Shear bliss for sheep farmers
Tony Theos of Meeker grew up in the sheep business, and at age 32, he’s never seen lamb and wool prices as high as they are now.
“You’re in it because you love what you do, but you’re in it to make money. With what’s going on right now, you can do that,” he said.
The U.S. sheep industry is enjoying prices buoyed by rising domestic and international demand for lamb meat and wool. It’s enough to provide reason for optimism this lambing season for Colorado sheep growers — to the degree anyone who raises livestock ever can feel optimistic.
“Being a rancher, of course, you always wait for the other shoe to drop, but it sure seems like an exciting time as long as things go well as far as the weather,” Theos said.
Calvin Roberts, a sheep farmer outside New Castle, said winter lamb prices have reached in some cases $2 per pound. While there should be something of a seasonal drop by the time the bulk of lambs come on the market this fall, he welcomes the upturn in prices, after struggling not so many years ago with prices as low as 90 cents per pound.
“It’s not been great,” he said, thinking back to those low-yield years.
Peter Orwick, executive director of the Denver-based American Sheep Industry Association, said the drop in the dollar’s value is one reason for higher prices. No longer can New Zealand and Australian growers take advantage of a strong U.S. dollar to sell to American markets cheaply and drive down the price.
But rising domestic demand is occurring as well, in several ways, Orwick said. He said Kroger — the largest American lamb retailer, and owner of King Soopers and City Market in Colorado — recently came out with its own branded American lamb product. Meanwhile, Wal-Mart Supercenters recently announced they will be selling exclusively American lamb for 2011–12.
“I think people not only like to know where their food comes from, but they prefer for it to be American,” he said.
Orwick said that rather than going to big packing plants, 30 percent of all domestic lamb now is marketed through smaller, nontraditional channels, such as local meat shops and individuals buying direct from farmers.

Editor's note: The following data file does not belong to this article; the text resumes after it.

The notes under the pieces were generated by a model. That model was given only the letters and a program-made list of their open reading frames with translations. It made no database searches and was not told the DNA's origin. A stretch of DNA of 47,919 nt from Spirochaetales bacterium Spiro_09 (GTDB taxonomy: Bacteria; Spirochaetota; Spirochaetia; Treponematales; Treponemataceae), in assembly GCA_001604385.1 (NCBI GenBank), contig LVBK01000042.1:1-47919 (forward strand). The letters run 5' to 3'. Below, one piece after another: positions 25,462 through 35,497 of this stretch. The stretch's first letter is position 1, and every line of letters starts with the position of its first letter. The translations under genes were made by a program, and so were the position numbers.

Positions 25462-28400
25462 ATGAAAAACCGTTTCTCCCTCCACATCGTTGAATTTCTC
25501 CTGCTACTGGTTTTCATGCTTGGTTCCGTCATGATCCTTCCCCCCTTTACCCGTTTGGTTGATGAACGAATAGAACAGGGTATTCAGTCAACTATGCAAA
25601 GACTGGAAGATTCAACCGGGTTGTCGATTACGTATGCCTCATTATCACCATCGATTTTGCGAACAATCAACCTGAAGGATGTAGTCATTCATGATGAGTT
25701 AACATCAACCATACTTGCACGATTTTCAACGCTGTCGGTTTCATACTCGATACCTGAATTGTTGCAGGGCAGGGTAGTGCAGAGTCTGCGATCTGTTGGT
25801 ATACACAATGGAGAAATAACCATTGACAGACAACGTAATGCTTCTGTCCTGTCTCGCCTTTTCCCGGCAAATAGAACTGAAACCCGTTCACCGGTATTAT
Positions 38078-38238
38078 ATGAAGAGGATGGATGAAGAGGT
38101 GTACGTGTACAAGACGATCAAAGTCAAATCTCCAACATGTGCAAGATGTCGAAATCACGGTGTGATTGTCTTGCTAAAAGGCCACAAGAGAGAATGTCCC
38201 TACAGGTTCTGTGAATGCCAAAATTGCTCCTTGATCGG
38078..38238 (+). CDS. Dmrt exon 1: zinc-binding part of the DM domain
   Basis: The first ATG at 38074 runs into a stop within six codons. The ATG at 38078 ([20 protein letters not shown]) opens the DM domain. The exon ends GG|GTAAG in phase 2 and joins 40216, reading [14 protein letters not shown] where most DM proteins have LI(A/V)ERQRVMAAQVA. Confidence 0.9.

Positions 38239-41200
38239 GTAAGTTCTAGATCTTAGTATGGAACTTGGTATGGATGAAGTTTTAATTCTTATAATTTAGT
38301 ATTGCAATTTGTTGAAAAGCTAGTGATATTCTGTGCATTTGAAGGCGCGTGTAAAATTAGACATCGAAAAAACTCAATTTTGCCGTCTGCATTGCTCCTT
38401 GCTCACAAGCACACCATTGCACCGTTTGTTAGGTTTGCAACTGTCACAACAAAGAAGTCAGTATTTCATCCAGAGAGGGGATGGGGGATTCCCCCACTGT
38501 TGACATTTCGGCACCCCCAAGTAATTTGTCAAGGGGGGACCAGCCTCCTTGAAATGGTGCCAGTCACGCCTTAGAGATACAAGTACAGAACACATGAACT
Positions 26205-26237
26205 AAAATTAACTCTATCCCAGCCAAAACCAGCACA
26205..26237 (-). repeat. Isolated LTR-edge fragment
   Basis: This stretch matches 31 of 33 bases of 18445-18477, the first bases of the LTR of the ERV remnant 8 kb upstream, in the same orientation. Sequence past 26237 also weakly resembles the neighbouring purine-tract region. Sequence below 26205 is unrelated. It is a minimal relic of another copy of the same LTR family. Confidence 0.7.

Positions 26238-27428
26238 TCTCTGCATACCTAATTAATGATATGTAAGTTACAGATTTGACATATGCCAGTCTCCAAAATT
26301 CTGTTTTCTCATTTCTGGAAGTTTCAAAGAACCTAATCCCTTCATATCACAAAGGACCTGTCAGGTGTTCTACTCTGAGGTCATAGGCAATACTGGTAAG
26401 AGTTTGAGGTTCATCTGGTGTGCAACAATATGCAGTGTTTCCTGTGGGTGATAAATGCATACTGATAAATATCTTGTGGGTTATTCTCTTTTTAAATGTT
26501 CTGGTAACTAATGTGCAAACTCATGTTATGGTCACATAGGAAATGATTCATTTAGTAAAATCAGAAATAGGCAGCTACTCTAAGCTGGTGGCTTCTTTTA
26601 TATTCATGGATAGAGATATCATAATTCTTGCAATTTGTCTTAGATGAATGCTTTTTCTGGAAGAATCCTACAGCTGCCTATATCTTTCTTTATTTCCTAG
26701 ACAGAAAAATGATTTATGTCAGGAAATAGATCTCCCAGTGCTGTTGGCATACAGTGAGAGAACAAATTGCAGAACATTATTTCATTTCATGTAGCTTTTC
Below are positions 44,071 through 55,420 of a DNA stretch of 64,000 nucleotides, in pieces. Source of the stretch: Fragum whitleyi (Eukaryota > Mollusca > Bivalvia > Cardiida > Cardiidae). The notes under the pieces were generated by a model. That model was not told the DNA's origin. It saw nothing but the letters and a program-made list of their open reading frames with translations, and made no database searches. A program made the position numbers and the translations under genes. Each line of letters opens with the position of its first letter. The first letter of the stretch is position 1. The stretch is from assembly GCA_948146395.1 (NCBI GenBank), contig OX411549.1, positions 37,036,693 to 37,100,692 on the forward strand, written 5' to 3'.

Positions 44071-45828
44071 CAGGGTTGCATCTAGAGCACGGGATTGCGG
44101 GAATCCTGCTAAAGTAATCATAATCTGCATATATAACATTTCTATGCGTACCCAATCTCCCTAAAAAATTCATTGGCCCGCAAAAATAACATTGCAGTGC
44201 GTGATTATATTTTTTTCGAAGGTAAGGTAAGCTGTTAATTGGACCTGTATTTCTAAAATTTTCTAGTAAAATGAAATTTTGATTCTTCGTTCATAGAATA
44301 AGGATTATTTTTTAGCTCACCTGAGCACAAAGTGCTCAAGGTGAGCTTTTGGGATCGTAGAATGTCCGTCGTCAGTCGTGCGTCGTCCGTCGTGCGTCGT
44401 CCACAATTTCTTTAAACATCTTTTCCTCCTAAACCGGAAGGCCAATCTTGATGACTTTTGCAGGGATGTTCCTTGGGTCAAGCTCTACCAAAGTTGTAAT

The growth of ethnic communities in metropolitan areas has been one driver in the emerging nontraditional market, as Africans, Middle-Easterners, Latinos and others bring their taste for lamb with them when they come to the United States. Roberts said he probably sells a couple dozen lambs a season directly to area residents from Mexico.
A WHOLE FOODS COUP
Consumer demand for healthier, locally produced food has directly benefited the Theos family operation, run by Tony and his dad, Butch. They have about 4,000 sheep, including about 3,100 breeding ewes. Several years ago, Whole Foods Market approached them about buying Colorado-grown, antibiotic- and hormone-free lambs.
“The first year was kind of a pilot year. Last year they took all of our supply,” Theos said.
Dave Ruedlinger, meat coordinator for the 27 stores in Whole Foods’ Rocky Mountain region, said consumer sentiment drove the deal.
“We were starting to get a lot of questions at the store level, saying, ‘Hey, we see a lot of Colorado lamb. Why don’t you guys have it?’ ” he said.
He said customers are glad when they hear the lamb is raised in pristine country in Meeker and Steamboat Springs, where another local supplier operates, and they appreciate Colorado lamb’s flavor.